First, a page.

Some lively debate this week on our papers on the libertarian vote and on the broader questions of how many libertarians there are, whether they're a voting bloc, and whether they might be targets for both parties. Ed Kilgore, managing editor of The Democratic Strategist, wrote in the New Republic that any possible alliance between liberals and libertarians is shown to have gone by the wayside in Cato's new paper, "The Libertarian Vote in the Age of Obama," even though, he says, " modern liberals and libertarians share common ideological roots in eighteenth and nineteenth century Anglo-American liberalism, ... these groups have a sociocultural affinity," and "New Democrats" are more sympathetic to libertarian arguments on technological progress and free trade. But they just can't work together in the age of Obama.
In National Review John Zogby and Zeljka Buturovic present some interesting data and conclude, "For the most part, libertarians are a fraction within the conservative coalition — not a stand-alone movement." They find that only 2 percent of poll respondents claim the label "libertarian," and those people rate themselves firmly to the center-right on a 9-point scale. At the Corner I respond:
“Libertarian” is an unfamiliar word to most people, even people who actually hold broadly libertarian views. Rasmussen found that 4 percent identified themselves that way, and a Center for American Progress poll found 6 percent — but 13 percent of young people.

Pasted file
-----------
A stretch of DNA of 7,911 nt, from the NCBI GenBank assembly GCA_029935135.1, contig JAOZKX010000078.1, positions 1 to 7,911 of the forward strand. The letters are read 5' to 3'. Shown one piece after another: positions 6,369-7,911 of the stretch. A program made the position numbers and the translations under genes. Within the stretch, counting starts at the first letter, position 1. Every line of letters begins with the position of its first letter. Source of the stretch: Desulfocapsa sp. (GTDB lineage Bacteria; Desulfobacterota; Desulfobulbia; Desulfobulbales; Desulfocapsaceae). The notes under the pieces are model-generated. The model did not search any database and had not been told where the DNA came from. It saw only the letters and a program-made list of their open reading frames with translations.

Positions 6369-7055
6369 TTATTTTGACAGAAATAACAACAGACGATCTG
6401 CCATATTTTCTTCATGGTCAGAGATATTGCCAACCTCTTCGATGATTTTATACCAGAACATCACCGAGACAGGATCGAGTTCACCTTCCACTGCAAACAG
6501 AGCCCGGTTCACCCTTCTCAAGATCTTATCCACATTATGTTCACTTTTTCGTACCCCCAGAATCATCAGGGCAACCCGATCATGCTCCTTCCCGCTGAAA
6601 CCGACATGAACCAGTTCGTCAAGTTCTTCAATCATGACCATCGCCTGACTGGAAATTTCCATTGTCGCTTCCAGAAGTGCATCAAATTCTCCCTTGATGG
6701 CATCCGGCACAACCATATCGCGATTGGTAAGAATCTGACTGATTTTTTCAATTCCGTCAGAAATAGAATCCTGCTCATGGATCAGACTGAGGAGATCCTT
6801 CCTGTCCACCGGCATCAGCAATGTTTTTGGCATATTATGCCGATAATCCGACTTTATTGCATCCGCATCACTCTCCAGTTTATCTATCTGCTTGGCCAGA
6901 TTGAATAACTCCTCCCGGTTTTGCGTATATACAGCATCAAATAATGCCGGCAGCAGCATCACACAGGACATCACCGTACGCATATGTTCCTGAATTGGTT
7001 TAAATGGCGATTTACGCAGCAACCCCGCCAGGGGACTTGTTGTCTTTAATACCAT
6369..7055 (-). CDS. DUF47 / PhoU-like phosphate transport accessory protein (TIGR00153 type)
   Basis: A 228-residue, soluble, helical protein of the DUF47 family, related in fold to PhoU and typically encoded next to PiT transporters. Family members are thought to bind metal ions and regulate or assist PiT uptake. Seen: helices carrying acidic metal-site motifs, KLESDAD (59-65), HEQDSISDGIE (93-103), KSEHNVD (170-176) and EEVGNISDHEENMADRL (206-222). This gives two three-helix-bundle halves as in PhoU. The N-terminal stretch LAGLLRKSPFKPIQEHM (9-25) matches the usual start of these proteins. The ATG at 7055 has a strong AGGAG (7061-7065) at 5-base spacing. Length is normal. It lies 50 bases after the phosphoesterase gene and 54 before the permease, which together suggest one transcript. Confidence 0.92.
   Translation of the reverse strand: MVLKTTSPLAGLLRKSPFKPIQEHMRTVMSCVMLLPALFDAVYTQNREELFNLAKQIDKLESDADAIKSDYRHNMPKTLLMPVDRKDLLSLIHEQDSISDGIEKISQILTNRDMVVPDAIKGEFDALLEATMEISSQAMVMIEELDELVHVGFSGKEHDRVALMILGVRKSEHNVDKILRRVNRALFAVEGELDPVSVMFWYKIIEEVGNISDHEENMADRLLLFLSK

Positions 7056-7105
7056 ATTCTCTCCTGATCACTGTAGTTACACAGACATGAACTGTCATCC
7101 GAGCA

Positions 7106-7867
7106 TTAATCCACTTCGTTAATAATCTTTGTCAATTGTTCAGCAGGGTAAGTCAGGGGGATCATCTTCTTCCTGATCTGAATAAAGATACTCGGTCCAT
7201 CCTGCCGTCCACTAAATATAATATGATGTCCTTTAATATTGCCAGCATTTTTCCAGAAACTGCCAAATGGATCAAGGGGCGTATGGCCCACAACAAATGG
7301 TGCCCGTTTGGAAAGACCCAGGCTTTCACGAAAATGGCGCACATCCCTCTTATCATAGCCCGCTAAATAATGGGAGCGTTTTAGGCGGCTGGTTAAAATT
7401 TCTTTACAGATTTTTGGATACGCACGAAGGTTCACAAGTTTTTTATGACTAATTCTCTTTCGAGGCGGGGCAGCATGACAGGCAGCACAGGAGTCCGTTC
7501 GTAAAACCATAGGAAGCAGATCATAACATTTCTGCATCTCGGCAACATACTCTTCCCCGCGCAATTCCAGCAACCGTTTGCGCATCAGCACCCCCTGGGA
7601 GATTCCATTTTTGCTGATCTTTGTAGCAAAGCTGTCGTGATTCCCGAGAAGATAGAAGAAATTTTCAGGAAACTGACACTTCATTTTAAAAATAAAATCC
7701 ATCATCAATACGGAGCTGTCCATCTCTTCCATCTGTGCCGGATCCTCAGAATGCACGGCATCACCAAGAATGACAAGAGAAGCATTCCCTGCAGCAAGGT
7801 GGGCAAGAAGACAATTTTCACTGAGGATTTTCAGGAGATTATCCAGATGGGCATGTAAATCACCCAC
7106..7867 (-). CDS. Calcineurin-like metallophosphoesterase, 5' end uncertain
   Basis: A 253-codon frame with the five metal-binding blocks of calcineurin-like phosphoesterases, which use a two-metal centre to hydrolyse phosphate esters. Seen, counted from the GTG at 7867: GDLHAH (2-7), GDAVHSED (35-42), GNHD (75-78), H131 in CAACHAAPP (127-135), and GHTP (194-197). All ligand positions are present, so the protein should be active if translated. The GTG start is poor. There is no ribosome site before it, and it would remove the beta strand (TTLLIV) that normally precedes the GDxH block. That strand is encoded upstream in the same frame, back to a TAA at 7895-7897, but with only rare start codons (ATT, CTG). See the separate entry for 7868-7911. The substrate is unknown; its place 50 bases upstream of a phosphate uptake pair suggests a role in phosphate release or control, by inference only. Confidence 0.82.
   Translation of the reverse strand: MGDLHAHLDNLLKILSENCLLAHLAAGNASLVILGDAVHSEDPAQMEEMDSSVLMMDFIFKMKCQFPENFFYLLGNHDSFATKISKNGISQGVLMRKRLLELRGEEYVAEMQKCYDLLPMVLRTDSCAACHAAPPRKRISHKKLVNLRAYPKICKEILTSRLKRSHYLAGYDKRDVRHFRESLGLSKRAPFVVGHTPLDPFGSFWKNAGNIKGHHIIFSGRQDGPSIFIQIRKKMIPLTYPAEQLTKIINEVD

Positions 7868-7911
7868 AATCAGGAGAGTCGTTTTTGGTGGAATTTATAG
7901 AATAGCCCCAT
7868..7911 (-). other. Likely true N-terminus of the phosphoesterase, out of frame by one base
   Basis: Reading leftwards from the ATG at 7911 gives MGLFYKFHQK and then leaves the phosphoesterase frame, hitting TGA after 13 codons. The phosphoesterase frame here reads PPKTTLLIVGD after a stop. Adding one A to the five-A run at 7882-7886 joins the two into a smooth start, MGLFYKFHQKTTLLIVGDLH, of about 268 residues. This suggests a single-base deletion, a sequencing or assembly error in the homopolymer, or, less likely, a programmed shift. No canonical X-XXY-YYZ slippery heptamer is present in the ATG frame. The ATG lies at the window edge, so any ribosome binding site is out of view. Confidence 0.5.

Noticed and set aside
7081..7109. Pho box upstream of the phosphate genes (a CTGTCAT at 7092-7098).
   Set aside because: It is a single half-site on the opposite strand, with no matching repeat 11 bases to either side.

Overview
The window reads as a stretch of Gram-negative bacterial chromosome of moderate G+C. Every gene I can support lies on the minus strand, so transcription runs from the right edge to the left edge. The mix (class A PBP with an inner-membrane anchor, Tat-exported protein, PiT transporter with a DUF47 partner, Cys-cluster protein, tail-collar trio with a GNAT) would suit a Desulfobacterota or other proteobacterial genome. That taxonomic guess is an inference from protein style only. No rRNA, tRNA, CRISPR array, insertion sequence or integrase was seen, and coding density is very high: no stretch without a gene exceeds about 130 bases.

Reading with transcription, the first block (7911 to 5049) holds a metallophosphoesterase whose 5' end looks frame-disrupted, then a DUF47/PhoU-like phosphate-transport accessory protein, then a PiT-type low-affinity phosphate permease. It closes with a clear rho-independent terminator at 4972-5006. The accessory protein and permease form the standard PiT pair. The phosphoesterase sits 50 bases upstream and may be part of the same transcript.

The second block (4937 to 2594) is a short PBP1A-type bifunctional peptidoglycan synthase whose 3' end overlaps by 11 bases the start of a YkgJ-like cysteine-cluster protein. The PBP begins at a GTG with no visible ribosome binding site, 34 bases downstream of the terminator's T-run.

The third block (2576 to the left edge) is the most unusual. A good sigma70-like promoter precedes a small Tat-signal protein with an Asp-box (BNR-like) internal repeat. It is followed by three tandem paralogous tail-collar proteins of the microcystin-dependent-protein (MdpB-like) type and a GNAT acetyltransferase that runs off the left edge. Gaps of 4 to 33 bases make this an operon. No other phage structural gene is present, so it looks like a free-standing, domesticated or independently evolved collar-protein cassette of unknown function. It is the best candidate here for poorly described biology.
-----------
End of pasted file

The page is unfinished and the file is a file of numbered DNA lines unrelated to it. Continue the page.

But there are other ways to measure libertarian sentiment....we found that 14 percent gave libertarian answers to all three questions. Gallup asks two questions — one on the size of government, one on “promoting traditional values” — every year and finds about 20 percent of respondents give libertarian answers to both questions (23 percent in 2009)....
On the second point, yes, we’ve found that the 14-15 percent of libertarian voters we identify usually vote about 70 percent Republican. But not always. ... In 2004 George W. Bush got only 59 percent of the libertarian vote, and in 2006 libertarians gave only about 54 percent of their votes to Republican congressional candidates. ...
From the perspective of politicians and their advisers, I think it’s fair to say that these libertarians are a not-entirely-reliable part of the broad Republican constituency. After the 2006 election ... the underreported story was a 24-point swing of libertarians away from Republican congressional candidates between 2002 and 2006. That’s a point Republican strategists — and Democrats — ought to ponder.
And there’s a footnote that might become main text in the next few years: In 2008, even as libertarians generally returned to the 70 percent Republican fold, young libertarians (18 to 29) gave a majority of their votes to Obama. Maybe these younger voters will come to their senses. Or maybe the Republican brand just isn’t very appealing to young voters (who are, for instance, strongly supportive of gay marriage and overwhelmingly supportive of gays in the military).
Find more data on the libertarian vote in the paper David Kirby and I did in 2006, "The Libertarian Vote," or in our just-published paper, "The Libertarian Vote in the Age of Obama," or in this possibly corroborating data from the Tarrance Group, which found that 23 percent of respondents described themselves as fiscally conservative but liberal or moderate on social issues.